They are the people who have served our country and stumbled along the way - military veterans in the criminal justice system.
A Franklin County program is looking to provide the support many of these vets never got, and offer them a bridge to a better life.
It was a recent graduation, but there were no co-eds, caps or gowns. It was the first graduation at Veterans Court.
The journey to this day didn't take these grads through a classroom but through the courtroom of Judge Scott VanDerKarr.
VanDerKarr presides over the specialized docket known as the Franklin County Veterans Court.
"We found that yes, they have some special needs, some special needs that can be met by a separate court with separate support,” said VanDerKarr.
For some, those special needs take the form of Post-Traumatic Stress Disorder. For others, it's a traumatic brain injury. For many, it's alcohol or drug dependency, or a crushing combination of all of the above.
Josh Darden went to war when he was 18, serving in Iraq and Somalia.
"A lot of them things that come with deployments and war, you bring them back home with you,” said Darden.
He says he received all sorts of training before shipping out. Coming home was a different story.
"They knew that we was coming back messed up in the head. Well, we wasn't messed up, but we just couldn't transition. It's the transition,” added Darden.
Five months after returning home, he was involved in a shooting and sentenced to eight years in prison. It was only after his sentence that he was diagnosed with PTSD and schizoaffective disorder.
Lori Vanzant was a Navy firefighter.
"I was having a real hard time keeping it together the last year, just real paranoid,” said Vanzant.
Her PTSD predated her military service because she was the driver in a car accident that killed her best friend. Undiagnosed and untreated, her issues stayed under the surface for years.
"PTSD is like throwing a pebble in the water and the ripples as your life goes on just get bigger and bigger, so your problems increase and that's what happened,” she explained.
Then, she was charged in back to back DUIs. Judge VanDerKarr now has her going to three Alcoholics Anonymous meetings a week.
Lori and Josh both found their way to Veterans Court. It's where they finally found counseling, connection to resources and other vets, and something else:
"Respect, because we're all somebody that did something against the law, but they treat us with respect because there was a time when we were serving and protecting,” said Vanzant.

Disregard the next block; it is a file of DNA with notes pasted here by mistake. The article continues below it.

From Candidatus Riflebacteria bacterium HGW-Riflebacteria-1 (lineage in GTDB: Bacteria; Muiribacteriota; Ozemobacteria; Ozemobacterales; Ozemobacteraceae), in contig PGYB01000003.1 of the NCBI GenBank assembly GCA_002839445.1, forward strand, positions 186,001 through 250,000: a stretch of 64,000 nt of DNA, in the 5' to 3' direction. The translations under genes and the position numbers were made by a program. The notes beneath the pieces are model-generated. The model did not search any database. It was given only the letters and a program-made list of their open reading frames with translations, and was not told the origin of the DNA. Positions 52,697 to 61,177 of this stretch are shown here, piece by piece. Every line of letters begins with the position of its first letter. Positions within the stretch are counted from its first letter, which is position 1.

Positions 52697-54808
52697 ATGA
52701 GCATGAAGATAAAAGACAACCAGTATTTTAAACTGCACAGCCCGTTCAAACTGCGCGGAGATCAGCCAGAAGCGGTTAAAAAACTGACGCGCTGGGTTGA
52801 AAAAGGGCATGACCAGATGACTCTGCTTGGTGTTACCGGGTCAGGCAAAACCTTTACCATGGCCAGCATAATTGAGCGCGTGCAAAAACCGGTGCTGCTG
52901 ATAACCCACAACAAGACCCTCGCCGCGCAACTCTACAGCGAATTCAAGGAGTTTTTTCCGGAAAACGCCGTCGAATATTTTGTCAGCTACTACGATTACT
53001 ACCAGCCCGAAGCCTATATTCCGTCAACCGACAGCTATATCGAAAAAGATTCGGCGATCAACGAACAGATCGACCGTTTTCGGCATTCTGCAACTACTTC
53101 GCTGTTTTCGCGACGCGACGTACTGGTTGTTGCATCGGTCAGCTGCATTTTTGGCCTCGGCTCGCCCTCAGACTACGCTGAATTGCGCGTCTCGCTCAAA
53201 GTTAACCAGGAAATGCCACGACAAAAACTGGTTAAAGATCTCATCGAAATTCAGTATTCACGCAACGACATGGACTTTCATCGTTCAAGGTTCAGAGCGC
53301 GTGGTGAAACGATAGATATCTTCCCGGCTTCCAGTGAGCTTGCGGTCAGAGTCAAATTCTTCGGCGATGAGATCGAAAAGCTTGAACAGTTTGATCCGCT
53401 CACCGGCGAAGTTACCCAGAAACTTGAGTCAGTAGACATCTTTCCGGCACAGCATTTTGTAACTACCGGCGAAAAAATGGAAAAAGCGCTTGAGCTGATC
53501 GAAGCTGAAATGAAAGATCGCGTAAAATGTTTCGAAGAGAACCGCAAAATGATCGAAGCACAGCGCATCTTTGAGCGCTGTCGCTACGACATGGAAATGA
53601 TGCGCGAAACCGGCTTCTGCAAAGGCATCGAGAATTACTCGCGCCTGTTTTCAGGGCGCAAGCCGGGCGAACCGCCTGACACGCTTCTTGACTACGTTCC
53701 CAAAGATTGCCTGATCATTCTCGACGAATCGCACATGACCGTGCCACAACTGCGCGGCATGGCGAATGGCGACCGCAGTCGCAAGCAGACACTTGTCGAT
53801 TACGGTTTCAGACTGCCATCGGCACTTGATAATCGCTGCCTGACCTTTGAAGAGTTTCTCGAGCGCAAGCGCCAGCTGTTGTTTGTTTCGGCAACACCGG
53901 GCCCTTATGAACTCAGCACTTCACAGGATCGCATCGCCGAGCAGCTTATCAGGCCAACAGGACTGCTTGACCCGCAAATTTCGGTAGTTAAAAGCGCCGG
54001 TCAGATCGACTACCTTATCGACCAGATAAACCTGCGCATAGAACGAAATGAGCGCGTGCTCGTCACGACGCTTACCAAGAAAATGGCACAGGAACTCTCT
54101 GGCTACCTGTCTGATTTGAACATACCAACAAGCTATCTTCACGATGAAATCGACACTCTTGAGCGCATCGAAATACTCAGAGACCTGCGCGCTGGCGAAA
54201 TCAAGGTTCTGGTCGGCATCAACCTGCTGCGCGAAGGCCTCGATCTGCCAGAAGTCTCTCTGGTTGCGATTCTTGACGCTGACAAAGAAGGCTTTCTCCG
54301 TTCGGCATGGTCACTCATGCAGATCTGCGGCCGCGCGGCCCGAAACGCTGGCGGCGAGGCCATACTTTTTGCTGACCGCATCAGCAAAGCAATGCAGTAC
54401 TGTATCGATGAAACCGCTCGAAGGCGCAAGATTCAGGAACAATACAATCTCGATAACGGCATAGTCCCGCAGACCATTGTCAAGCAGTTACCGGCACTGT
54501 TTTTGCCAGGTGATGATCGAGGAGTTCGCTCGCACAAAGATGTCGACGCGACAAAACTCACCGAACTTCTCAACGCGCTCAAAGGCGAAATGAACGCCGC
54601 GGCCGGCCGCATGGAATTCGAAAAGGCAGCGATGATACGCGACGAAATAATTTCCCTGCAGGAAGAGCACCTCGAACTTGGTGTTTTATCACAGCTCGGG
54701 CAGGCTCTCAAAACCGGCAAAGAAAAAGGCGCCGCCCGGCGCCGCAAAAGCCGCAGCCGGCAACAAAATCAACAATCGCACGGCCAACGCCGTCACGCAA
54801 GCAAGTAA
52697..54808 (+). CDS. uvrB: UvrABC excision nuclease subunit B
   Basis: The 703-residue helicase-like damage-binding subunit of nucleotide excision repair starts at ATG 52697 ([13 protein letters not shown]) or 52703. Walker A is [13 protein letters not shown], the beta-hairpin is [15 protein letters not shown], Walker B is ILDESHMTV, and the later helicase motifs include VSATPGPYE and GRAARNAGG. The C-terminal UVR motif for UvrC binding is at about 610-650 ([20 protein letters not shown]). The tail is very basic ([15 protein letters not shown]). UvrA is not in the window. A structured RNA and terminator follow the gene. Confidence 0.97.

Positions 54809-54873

VanDerKarr says the key to such breakthroughs is a team-based approach, with intensive supervision.
Andrea Boxill, who oversees Franklin County's Specialty Dockets, says there is a fallacy that all vets have access to benefits and help.
"If you have a dishonorable discharge or a less than honorable discharge, service provision to you is not going to come from the VA,” said Boxill.
Boxill estimates that's the case with 40 percent of the veterans in VanDerKarr's courtroom.
"By completing this program, we are going to vacate and dismiss this plea and you can file for expungement and it's off your record. And when that's off your record, you get access to housing, you get access to employment. It also helps you try to improve your discharge status with the Vets Service Commission or with the Federal Government,” she explained.
"They've paid a heavy price for all of us to have freedoms in this nation,” said Columbus City Councilmember, Hearcel Craig. “That's the least we could do."
On the recent graduation day, 16 veterans celebrated the turning of a painful page.
"It's kind of sad, in a way, that it takes a courtroom to help- you got to get into trouble to get help,” said Darden.
"You don't know it's a better way of life until you're kind of forced into it but it's better,” explained Vanzant.
Like their return from service, they know their work is not done. They still live by the military creed- leave no man behind… even those who've lost their way.
"It's like the mission's over with. What to do next? Go out in the world, and then get lost,
Veterans Court has now been operating for two years. In that time, they've accepted 80 veterans. Eighteen have successfully completed the program and eleven have returned to college.
The program is also touting financial savings for taxpayers in reduced jail nights, which have dropped by 86 percent.